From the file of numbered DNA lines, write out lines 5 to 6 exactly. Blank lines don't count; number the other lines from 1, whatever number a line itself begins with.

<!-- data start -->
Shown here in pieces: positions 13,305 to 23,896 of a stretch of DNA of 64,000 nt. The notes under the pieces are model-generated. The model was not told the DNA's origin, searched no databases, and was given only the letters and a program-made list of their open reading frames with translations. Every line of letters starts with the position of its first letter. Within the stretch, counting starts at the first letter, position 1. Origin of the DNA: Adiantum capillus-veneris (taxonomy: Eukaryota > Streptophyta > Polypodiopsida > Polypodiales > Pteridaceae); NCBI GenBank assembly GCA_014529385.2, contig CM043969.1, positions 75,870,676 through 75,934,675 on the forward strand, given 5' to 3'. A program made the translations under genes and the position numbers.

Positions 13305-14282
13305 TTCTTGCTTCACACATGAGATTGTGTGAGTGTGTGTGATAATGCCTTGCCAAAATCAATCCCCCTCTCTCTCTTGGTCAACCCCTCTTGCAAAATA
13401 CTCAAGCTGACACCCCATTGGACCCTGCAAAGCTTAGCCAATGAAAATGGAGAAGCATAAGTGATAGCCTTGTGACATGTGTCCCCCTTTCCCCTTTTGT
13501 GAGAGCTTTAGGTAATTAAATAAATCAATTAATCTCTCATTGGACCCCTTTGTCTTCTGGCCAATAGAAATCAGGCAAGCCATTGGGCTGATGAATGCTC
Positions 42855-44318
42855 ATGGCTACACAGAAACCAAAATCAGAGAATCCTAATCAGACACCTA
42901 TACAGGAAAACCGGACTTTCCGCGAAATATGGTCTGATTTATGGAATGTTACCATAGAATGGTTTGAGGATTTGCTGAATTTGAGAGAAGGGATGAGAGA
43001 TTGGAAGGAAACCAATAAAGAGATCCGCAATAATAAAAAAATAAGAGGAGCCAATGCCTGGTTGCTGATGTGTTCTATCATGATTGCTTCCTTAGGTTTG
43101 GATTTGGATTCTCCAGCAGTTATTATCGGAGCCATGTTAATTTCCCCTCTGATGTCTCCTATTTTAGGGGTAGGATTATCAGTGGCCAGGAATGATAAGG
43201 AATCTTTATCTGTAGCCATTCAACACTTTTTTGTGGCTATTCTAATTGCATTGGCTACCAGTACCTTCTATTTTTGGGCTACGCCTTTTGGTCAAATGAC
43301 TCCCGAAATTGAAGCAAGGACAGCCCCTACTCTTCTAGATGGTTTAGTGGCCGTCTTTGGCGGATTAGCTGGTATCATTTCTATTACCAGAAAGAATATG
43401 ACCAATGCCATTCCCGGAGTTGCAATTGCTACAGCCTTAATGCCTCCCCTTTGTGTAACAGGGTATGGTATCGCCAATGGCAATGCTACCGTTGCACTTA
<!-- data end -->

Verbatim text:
13501 GAGAGCTTTAGGTAATTAAATAAATCAATTAATCTCTCATTGGACCCCTTTGTCTTCTGGCCAATAGAAATCAGGCAAGCCATTGGGCTGATGAATGCTC
Positions 42855-44318